One of the easiest sauces for scallops and other shellfish is a white wine sauce with shallots, finished with a swirl of butter. You can add chopped herbs to the sauce, either at the beginning with the shallots if using oil-rich herbs, such as thyme or marjoram, or at the end if using delicate herbs, such as parsley or chervil. This sauce is fairly liquid, so you will need to serve the scallops in soup plates. If you want a thicker sauce, reduce the wine twice as much and double the butter.
Makes enough for 4 main-course scallop servings
- Sautéed Sea Scallops (see recipe below)
- 1 large shallot, minced
- 1/2 teaspoon fresh thyme or marjoram leaves, chopped (optional)
- 1/2 cup dry white wine
- 1 tablespoon finely chopped fresh parsley, chervil, or chives, or a combination
- 6 tablespoons butter
Wipe out the pan used to sauté the scallops with a paper towel to rid it of any burnt oil, add the shallot and thyme, and stir them around in the still-hot pan with a whisk for about 30 seconds, or until the shallot smells toasty (the heat retained in the pan is enough to bring out the flavor of the shallot and thyme). Pour in the wine and boil it down to about 2 tablespoons. Whisk in the parsley and the butter. Season with salt and pepper and spoon over the scallops.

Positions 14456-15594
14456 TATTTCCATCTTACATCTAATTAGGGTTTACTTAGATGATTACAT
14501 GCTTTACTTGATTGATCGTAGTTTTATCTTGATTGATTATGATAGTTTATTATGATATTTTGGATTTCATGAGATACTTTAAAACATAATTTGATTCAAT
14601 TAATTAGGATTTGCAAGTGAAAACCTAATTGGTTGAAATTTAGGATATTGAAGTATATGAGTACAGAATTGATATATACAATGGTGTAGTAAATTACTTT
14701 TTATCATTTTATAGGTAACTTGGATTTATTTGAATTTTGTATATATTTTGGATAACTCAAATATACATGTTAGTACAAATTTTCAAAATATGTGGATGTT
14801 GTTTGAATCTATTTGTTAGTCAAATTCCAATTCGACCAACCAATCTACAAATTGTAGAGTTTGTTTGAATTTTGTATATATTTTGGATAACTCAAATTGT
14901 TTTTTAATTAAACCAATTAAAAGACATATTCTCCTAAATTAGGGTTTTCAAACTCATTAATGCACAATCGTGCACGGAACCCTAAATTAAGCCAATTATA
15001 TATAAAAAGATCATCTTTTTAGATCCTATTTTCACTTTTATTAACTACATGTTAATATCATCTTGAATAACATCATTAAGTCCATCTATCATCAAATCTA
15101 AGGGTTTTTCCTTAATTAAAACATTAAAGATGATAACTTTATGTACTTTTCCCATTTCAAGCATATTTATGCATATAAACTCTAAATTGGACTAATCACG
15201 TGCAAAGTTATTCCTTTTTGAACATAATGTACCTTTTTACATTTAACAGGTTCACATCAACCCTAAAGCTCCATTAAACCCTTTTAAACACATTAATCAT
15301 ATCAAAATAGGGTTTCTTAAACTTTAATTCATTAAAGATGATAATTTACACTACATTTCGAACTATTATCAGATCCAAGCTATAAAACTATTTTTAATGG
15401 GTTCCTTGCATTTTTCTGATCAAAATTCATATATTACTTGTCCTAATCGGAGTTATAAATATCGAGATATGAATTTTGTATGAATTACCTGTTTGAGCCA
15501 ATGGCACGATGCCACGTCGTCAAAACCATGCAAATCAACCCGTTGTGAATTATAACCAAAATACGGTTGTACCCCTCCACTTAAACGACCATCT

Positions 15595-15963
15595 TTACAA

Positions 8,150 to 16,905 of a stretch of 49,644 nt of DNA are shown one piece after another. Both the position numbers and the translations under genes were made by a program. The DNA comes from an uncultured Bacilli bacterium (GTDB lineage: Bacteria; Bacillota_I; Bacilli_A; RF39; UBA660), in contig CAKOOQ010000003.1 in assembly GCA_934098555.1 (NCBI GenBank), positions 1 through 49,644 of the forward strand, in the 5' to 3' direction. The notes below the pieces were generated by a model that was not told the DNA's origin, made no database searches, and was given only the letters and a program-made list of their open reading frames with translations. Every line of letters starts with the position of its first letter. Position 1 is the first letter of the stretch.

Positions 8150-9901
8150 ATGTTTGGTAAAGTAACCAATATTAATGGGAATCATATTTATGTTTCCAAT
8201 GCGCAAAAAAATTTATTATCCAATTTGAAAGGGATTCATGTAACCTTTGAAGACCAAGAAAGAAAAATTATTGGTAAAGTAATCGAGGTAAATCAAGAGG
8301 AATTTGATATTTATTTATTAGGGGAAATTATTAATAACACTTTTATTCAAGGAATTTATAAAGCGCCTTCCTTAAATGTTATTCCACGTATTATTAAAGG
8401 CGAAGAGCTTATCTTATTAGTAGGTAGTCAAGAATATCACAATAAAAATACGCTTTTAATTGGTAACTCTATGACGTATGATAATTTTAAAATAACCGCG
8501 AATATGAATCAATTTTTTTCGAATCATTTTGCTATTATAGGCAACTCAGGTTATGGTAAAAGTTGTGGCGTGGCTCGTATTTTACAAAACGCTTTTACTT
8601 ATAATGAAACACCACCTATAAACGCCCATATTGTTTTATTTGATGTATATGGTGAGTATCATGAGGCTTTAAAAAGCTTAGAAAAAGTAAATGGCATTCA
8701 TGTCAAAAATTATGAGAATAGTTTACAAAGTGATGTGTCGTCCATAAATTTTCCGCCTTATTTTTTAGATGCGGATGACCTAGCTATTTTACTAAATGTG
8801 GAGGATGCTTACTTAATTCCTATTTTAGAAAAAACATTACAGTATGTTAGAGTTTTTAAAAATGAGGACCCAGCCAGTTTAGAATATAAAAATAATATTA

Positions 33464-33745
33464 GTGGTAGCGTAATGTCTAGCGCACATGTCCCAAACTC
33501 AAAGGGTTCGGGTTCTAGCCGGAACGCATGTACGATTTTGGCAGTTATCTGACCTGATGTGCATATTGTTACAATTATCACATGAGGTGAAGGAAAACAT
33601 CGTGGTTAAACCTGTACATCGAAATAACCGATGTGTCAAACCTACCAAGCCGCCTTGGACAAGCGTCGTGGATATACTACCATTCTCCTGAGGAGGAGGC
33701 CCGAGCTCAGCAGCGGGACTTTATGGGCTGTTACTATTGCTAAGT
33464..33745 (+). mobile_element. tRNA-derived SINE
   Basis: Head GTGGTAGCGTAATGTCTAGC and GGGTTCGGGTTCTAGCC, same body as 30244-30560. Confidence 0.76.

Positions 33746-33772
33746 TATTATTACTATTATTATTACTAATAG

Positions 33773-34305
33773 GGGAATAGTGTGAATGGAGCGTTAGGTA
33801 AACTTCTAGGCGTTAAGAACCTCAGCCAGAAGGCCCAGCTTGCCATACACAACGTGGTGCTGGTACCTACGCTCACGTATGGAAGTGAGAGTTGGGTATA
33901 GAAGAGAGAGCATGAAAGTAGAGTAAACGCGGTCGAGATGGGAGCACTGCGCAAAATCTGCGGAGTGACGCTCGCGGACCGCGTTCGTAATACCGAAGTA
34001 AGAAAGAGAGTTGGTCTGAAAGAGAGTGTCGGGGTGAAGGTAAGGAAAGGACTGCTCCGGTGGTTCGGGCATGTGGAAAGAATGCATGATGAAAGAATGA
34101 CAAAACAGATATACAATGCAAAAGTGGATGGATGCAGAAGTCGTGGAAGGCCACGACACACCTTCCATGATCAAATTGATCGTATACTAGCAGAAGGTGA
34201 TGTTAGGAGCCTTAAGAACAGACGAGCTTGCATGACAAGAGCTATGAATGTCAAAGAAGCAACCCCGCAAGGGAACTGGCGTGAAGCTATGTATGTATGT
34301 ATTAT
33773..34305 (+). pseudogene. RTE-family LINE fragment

Compound butters can be used in two ways to top scallops and other seafood: Put it right on the scallops when they are served or melt it in the sauté pan, heat it until it is frothy, and then spoon it over the scallops. Some compound butters, such as escargot butter (garlic and parsley) are delicious when cooked in the pan until they break and turn frothy. More delicate butters, say, chervil or parsley butter, should be left emulsified, which is to say the pan should be deglazed with a liquid, such as wine, and the butter whisked into the liquid.
Sorrel Sauce for Sautéed Sea Scallops or Other Shellfish